An Artist Q &A: Bringing Frankenstein’s Monster Into Today’s Political World with Joby Earle & Charise Castro Smith

With only a week left until performances of The Frankenstein Project, we took a few minutes of our artists’ time to ask them about their creative process!
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Today we hear from Joby Earle and Charise Castro Smith about their piece “The Girl Waiting for the Train” and how their piece was inspired by Chapters XIII—XV in the novel Frankenstein, several scenes in which the monster learns language and attempts to make contact with fellow humans, only to be rejected because of his monstrous appearance.
Enjoy reading about the thoughtful and very modern re-interpretation written and directed by Joby and performed by Charise, and don’t forget to get tickets to The Frankenstein Project by clicking here!
Smith Street Stage: What section of the Frankenstein story are you using as your jumping off point? Do you have a favorite line or image from that section?

 

Joby Earle and Charise Castro Smith:

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Joby Earle

We are responding to the section of the story where the creature tells the story of how he learned how to speak. We found it interesting how it seemed the creature was inherently good to begin with and learned hate, rejection, and bitterness from people. An image that has stuck with us is the moment when the blind man’s family comes back in during the creature’s conversation with him and, after taking one look at him, scream and try to attack him. It’s heartbreaking.

SSS: What about that particular line/chapter/scene inspired you?

JE & CCS: I don’t think we take enough time to consider how we learn things like language, communication, bias, and difference. We grow up like sponges and it isn’t until later that we can consider where these things came from and how they were created. The creature is different. He is in a position to be able to learn the building blocks of interaction, while also having an awareness of their larger ramifications and lessons. On top of that, right after he learns them, he is rejected by his teachers.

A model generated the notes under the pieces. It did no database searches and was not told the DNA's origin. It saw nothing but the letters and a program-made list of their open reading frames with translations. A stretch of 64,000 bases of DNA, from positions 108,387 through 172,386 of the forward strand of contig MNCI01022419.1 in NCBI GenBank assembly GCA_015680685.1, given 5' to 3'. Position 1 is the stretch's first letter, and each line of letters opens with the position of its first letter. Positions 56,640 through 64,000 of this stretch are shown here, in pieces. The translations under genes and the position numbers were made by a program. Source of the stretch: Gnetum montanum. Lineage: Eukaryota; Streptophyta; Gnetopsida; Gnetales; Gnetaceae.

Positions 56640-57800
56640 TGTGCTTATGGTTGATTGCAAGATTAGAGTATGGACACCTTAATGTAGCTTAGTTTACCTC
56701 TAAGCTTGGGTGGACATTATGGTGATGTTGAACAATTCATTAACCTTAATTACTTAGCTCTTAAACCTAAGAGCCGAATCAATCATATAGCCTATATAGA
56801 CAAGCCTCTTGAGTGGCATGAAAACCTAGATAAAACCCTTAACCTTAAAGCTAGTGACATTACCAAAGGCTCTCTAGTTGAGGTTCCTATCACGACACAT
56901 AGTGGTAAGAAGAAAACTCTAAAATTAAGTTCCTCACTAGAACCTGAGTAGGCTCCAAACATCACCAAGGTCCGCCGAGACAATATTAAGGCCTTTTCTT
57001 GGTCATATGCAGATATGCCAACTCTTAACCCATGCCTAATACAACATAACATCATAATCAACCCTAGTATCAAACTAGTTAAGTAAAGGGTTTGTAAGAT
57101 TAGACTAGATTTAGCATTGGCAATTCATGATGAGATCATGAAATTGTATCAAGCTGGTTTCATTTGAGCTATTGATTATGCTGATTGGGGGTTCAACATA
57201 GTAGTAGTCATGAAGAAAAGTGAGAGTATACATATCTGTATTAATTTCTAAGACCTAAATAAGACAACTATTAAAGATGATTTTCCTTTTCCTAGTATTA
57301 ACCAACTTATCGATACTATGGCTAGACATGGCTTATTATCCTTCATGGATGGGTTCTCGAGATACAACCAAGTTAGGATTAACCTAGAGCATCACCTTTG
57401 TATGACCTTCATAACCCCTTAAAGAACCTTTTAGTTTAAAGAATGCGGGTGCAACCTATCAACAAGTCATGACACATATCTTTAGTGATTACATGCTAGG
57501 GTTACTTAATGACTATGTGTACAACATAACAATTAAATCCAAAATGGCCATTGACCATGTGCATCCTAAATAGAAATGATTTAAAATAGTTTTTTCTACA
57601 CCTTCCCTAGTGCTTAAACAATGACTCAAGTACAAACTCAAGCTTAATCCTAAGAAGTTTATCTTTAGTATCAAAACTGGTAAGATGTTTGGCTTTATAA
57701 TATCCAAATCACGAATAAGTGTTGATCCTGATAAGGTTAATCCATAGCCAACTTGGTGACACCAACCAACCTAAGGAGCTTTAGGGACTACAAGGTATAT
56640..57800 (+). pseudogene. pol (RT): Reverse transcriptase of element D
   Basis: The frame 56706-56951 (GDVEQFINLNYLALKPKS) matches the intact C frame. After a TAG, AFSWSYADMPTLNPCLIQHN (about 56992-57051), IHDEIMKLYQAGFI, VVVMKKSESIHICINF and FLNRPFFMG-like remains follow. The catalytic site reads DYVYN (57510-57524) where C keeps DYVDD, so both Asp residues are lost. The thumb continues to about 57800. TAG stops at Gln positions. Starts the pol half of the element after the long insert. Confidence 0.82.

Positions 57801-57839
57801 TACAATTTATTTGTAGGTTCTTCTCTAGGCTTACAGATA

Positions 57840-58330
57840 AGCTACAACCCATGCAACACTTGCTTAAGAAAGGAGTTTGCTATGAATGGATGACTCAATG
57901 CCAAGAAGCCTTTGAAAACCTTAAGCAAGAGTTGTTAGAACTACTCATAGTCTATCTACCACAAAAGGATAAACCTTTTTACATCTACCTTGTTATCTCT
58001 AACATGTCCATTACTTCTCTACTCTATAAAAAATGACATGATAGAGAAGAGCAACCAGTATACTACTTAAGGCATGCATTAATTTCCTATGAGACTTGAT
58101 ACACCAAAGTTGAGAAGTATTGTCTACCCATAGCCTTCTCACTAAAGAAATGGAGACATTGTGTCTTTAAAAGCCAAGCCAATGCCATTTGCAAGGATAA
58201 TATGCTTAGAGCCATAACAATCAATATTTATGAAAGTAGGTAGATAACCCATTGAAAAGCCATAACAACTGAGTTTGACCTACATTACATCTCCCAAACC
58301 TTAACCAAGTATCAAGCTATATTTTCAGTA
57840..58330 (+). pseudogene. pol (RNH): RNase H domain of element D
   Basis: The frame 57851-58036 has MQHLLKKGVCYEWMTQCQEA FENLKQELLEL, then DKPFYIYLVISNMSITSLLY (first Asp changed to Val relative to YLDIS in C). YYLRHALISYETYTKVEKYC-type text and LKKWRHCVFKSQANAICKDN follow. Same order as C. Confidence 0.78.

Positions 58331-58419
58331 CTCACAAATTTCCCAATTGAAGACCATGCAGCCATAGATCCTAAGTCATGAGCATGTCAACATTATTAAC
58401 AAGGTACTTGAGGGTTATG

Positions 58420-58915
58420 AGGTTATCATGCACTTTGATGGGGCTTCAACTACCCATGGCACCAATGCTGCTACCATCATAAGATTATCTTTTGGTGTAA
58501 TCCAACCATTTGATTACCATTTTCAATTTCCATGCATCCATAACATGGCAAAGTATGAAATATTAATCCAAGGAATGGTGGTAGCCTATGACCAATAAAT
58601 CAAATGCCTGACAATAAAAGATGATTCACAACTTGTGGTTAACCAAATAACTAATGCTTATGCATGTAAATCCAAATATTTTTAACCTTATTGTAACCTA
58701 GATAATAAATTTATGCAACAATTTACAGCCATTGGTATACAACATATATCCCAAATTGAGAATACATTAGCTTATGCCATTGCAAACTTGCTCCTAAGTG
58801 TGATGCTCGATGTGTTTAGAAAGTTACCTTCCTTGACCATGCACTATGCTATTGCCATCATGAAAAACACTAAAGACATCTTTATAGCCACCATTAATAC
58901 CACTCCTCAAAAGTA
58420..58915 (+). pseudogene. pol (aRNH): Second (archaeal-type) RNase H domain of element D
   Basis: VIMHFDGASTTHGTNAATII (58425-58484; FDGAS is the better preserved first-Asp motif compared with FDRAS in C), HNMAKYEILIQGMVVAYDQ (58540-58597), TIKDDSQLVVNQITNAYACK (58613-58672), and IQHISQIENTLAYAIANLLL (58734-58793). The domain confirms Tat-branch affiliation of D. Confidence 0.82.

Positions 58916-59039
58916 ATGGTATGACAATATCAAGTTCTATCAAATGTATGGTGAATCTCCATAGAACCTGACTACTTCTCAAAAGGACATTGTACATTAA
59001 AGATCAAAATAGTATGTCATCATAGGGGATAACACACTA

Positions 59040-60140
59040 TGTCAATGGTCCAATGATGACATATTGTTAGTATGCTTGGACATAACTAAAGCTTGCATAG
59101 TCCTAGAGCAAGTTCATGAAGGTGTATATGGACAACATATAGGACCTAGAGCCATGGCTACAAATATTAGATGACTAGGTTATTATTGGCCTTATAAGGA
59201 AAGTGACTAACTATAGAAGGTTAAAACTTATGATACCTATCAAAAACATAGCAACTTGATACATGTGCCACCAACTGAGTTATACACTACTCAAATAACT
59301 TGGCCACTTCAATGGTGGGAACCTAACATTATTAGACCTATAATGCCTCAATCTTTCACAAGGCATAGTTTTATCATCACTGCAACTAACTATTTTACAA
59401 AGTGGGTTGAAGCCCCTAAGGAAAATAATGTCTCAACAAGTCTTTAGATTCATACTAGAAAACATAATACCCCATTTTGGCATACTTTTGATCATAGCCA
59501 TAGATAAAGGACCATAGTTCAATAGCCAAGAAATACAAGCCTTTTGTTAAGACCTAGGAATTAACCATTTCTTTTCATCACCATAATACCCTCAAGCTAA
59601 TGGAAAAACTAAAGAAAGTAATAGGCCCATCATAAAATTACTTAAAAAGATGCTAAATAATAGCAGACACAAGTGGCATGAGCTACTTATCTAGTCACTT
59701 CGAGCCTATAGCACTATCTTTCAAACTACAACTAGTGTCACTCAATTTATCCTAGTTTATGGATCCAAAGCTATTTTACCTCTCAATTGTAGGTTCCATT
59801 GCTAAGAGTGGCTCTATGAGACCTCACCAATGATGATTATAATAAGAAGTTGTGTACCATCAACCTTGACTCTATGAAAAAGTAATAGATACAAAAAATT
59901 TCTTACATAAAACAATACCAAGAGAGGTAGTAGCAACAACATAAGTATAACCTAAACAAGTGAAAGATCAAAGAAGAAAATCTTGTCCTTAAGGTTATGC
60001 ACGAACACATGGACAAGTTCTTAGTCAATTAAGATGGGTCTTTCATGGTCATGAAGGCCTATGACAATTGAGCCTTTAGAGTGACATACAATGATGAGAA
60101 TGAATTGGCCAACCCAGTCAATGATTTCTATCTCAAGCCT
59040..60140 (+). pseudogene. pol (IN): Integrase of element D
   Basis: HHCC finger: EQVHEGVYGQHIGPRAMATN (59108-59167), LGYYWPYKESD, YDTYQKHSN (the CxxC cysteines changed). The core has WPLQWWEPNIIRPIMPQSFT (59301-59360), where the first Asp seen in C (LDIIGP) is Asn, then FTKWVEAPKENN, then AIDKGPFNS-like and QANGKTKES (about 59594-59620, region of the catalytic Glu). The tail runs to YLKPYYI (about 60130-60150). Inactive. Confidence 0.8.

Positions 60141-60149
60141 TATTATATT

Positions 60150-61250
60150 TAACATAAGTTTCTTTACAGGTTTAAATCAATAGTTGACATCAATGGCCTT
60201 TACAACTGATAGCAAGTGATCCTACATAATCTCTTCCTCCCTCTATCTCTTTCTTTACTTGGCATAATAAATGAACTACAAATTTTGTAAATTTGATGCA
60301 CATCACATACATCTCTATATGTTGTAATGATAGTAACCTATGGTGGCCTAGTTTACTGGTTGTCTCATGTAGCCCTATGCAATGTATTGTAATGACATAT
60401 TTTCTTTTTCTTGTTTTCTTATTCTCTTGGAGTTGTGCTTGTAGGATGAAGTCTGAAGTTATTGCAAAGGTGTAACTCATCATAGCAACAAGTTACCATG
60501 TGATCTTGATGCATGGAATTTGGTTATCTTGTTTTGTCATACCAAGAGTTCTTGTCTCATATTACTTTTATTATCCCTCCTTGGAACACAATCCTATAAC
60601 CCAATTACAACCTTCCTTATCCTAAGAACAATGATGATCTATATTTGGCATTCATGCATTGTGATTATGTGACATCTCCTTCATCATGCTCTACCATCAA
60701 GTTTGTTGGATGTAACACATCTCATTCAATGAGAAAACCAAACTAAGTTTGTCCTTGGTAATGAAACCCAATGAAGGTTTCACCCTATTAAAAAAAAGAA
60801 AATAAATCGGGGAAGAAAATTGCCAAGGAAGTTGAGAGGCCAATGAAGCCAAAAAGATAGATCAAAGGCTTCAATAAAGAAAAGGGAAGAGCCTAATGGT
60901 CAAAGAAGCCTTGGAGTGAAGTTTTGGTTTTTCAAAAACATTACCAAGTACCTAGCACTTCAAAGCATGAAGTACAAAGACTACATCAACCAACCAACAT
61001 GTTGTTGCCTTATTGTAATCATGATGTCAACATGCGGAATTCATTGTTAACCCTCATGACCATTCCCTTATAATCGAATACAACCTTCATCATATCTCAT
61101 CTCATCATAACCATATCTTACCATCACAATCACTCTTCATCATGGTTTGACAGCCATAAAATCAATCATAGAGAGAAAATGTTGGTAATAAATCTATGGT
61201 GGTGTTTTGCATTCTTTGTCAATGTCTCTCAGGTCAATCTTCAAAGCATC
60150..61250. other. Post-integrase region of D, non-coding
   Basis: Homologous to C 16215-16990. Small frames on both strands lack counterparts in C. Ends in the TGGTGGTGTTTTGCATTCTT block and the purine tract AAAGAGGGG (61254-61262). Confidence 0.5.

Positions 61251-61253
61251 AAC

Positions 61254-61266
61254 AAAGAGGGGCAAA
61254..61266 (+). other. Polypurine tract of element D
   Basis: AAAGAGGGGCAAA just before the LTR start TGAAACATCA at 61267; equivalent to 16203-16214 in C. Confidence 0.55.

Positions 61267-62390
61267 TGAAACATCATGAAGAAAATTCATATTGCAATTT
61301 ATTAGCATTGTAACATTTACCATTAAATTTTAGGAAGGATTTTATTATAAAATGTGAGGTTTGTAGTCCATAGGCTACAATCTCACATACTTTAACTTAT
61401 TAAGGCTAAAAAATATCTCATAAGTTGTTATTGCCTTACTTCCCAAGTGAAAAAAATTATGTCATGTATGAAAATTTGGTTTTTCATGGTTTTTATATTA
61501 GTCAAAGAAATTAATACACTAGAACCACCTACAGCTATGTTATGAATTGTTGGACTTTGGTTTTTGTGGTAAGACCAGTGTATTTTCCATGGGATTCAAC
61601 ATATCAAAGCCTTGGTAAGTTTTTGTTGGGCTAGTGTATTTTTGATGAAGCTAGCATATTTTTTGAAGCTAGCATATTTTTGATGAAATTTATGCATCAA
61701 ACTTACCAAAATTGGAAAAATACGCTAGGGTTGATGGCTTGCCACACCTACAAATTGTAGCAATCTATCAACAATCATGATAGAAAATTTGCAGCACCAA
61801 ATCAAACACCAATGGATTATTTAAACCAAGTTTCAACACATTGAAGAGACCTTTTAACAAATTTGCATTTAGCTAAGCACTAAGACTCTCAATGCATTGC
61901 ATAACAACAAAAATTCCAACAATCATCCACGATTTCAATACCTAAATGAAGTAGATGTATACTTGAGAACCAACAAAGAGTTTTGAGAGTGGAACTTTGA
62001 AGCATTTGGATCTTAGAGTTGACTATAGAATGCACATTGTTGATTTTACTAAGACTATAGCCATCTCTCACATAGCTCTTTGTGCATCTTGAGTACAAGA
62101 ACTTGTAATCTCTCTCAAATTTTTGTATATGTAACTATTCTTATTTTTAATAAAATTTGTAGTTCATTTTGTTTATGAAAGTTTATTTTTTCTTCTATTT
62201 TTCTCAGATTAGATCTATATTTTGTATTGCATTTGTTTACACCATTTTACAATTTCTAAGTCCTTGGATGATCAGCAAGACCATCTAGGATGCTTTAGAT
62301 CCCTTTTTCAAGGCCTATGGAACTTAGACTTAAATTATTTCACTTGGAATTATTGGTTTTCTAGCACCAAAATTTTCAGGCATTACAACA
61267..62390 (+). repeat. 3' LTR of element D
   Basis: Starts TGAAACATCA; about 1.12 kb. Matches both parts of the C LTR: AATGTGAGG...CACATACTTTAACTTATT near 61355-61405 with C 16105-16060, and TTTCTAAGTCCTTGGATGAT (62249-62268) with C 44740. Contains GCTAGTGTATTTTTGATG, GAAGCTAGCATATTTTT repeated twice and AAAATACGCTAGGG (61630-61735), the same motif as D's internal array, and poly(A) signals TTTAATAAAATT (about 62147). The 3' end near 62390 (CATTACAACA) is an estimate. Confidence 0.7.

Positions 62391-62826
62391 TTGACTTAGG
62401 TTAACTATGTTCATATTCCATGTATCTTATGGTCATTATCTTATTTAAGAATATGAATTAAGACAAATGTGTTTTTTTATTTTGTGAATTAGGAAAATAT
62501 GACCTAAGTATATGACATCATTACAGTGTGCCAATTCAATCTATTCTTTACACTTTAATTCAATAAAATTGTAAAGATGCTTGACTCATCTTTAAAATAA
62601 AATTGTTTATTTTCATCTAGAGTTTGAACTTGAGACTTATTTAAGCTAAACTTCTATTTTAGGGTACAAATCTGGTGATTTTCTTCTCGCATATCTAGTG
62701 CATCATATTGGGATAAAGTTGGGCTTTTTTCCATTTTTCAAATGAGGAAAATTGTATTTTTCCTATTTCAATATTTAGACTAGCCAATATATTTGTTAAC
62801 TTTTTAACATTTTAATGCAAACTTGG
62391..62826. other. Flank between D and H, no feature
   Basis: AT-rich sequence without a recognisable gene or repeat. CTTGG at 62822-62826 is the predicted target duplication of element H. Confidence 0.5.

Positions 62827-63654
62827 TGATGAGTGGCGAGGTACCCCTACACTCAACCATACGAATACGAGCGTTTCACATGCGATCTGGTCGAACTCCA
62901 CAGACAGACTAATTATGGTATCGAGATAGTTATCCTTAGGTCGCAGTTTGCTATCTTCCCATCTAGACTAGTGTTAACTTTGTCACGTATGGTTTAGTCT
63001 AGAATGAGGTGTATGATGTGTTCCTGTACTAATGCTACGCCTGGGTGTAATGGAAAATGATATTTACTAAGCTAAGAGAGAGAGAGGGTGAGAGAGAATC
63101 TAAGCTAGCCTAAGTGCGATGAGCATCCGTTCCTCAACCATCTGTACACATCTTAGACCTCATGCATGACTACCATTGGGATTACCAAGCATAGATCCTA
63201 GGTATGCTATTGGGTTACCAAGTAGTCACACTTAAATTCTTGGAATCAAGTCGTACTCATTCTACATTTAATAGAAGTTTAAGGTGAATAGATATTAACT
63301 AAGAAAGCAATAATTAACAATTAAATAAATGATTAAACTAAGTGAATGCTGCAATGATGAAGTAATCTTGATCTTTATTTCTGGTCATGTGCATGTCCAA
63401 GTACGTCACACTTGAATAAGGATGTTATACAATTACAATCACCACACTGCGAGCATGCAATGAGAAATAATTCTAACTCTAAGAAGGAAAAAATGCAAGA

SSS: How did you approach the task of “re-imagining” or “adapting” a classic story like Frankenstein?

 

JE & CCS: In creating our piece, we focused on the situations that are happening in our world today that feel akin to themes in the book.

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Charise Castro Smith

As the book progressed, I found myself thinking about the migrant crisis our world is facing (or not facing). By many metrics, it can be said that actions our country took over the last 20 years led to the creation of this problem, and now it seems like we can’t face it, in many respects don’t even want to admit that it is happening, especially in the size and scope in which it continues. We are spurning something we had a hand in creating. So we took that idea and began to imagine a woman waiting at a train station being shipped off somewhere out of sight.

 

SSS: What interests you most in creating new work?

JE & CCS: Creating new work forces you to look at what’s come before, what’s going on right now, and respond to it. It makes you figure out what your stance is, and then try to articulate that into what you hope to be an engaging piece of theater.

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Joby Earle is an actor whose work has been seen on Broadway in War Horse, as well as in Familiar (Playwright’s Horizons), The Tempest (ART/South Coast Rep), and multiple productions at Yale Repertory Theater. He is also a member of the Artistic Board of Smith Street Stage.

Charise Castro Smith is a playwright, television writer and actor. As an actress she appeared in Antony and Cleopatra (RSC/The Public Theater) and on The Good Wife (CBS). Her plays have appeared at the Goodman Theater, Soho Rep, Ars Nova, The Actor’s Theater of Louisville, and Trinity Rep among others.

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